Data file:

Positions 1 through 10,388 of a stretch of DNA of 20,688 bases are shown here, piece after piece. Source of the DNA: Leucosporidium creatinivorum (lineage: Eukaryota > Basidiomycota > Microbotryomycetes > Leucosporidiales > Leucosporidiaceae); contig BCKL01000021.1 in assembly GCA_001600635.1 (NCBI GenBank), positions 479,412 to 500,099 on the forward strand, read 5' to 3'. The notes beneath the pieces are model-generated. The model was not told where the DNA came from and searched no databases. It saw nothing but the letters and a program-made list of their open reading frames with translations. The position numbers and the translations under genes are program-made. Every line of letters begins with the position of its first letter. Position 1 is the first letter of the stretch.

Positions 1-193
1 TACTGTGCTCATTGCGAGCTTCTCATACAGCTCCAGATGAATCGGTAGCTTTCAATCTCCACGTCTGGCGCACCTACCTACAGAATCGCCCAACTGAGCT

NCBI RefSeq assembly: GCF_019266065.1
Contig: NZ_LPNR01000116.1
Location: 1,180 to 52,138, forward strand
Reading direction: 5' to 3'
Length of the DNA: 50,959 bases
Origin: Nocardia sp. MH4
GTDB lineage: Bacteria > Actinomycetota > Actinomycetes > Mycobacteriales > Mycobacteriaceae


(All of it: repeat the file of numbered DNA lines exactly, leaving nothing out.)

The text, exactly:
Positions 1 through 10,388 of a stretch of DNA of 20,688 bases are shown here, piece after piece. Source of the DNA: Leucosporidium creatinivorum (lineage: Eukaryota > Basidiomycota > Microbotryomycetes > Leucosporidiales > Leucosporidiaceae); contig BCKL01000021.1 in assembly GCA_001600635.1 (NCBI GenBank), positions 479,412 to 500,099 on the forward strand, read 5' to 3'. The notes beneath the pieces are model-generated. The model was not told where the DNA came from and searched no databases. It saw nothing but the letters and a program-made list of their open reading frames with translations. The position numbers and the translations under genes are program-made. Every line of letters begins with the position of its first letter. Position 1 is the first letter of the stretch.

Positions 1-193
1 TACTGTGCTCATTGCGAGCTTCTCATACAGCTCCAGATGAATCGGTAGCTTTCAATCTCCACGTCTGGCGCACCTACCTACAGAATCGCCCAACTGAGCT

NCBI RefSeq assembly: GCF_019266065.1
Contig: NZ_LPNR01000116.1
Location: 1,180 to 52,138, forward strand
Reading direction: 5' to 3'
Length of the DNA: 50,959 bases
Origin: Nocardia sp. MH4
GTDB lineage: Bacteria > Actinomycetota > Actinomycetes > Mycobacteriales > Mycobacteriaceae